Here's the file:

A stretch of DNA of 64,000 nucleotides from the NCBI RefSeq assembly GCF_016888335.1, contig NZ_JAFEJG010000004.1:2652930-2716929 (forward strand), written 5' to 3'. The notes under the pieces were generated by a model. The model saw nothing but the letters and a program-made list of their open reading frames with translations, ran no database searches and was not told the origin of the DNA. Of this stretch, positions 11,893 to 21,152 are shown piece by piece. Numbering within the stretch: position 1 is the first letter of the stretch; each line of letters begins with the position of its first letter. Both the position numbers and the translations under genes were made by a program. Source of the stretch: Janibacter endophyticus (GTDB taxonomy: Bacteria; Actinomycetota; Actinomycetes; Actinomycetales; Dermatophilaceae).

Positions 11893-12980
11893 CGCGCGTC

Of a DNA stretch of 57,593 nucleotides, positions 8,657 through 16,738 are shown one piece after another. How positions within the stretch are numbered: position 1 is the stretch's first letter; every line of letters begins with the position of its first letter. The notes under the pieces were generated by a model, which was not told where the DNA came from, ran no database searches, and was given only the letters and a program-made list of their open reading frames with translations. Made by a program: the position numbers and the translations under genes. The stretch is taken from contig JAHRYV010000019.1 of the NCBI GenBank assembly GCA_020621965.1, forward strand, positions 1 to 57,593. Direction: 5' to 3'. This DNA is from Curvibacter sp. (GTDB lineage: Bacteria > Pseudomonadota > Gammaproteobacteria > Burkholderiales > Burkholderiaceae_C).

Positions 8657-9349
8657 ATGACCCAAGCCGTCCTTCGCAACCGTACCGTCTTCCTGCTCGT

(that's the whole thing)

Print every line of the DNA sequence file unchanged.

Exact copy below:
A stretch of DNA of 64,000 nucleotides from the NCBI RefSeq assembly GCF_016888335.1, contig NZ_JAFEJG010000004.1:2652930-2716929 (forward strand), written 5' to 3'. The notes under the pieces were generated by a model. The model saw nothing but the letters and a program-made list of their open reading frames with translations, ran no database searches and was not told the origin of the DNA. Of this stretch, positions 11,893 to 21,152 are shown piece by piece. Numbering within the stretch: position 1 is the first letter of the stretch; each line of letters begins with the position of its first letter. Both the position numbers and the translations under genes were made by a program. Source of the stretch: Janibacter endophyticus (GTDB taxonomy: Bacteria; Actinomycetota; Actinomycetes; Actinomycetales; Dermatophilaceae).

Positions 11893-12980
11893 CGCGCGTC

Of a DNA stretch of 57,593 nucleotides, positions 8,657 through 16,738 are shown one piece after another. How positions within the stretch are numbered: position 1 is the stretch's first letter; every line of letters begins with the position of its first letter. The notes under the pieces were generated by a model, which was not told where the DNA came from, ran no database searches, and was given only the letters and a program-made list of their open reading frames with translations. Made by a program: the position numbers and the translations under genes. The stretch is taken from contig JAHRYV010000019.1 of the NCBI GenBank assembly GCA_020621965.1, forward strand, positions 1 to 57,593. Direction: 5' to 3'. This DNA is from Curvibacter sp. (GTDB lineage: Bacteria > Pseudomonadota > Gammaproteobacteria > Burkholderiales > Burkholderiaceae_C).

Positions 8657-9349
8657 ATGACCCAAGCCGTCCTTCGCAACCGTACCGTCTTCCTGCTCGT